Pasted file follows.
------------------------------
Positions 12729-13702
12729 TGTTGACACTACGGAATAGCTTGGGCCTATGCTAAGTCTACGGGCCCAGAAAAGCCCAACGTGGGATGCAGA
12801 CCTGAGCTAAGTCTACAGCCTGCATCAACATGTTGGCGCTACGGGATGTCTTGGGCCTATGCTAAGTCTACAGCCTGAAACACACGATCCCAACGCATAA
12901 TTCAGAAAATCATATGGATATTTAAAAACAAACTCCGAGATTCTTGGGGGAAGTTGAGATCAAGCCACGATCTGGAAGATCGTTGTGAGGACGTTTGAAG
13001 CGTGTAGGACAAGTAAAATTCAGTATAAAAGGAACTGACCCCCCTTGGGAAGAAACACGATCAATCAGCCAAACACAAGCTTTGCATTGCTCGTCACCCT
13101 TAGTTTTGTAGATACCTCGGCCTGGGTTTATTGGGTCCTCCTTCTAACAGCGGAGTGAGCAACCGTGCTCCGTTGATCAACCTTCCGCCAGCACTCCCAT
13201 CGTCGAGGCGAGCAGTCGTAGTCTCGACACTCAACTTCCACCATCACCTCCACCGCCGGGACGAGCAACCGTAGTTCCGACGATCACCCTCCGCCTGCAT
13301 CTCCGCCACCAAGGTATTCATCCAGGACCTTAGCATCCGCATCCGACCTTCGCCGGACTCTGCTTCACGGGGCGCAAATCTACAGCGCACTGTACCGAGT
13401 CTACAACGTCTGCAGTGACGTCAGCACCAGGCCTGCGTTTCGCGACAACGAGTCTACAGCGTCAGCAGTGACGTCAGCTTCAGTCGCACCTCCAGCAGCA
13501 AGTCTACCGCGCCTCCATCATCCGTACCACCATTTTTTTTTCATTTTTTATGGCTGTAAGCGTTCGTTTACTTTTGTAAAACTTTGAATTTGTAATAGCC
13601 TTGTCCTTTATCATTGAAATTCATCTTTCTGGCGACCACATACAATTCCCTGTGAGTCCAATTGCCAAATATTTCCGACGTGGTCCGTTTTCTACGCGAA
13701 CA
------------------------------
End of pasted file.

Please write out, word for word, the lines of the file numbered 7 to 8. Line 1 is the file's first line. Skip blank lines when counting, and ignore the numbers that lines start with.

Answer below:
13201 CGTCGAGGCGAGCAGTCGTAGTCTCGACACTCAACTTCCACCATCACCTCCACCGCCGGGACGAGCAACCGTAGTTCCGACGATCACCCTCCGCCTGCAT
13301 CTCCGCCACCAAGGTATTCATCCAGGACCTTAGCATCCGCATCCGACCTTCGCCGGACTCTGCTTCACGGGGCGCAAATCTACAGCGCACTGTACCGAGT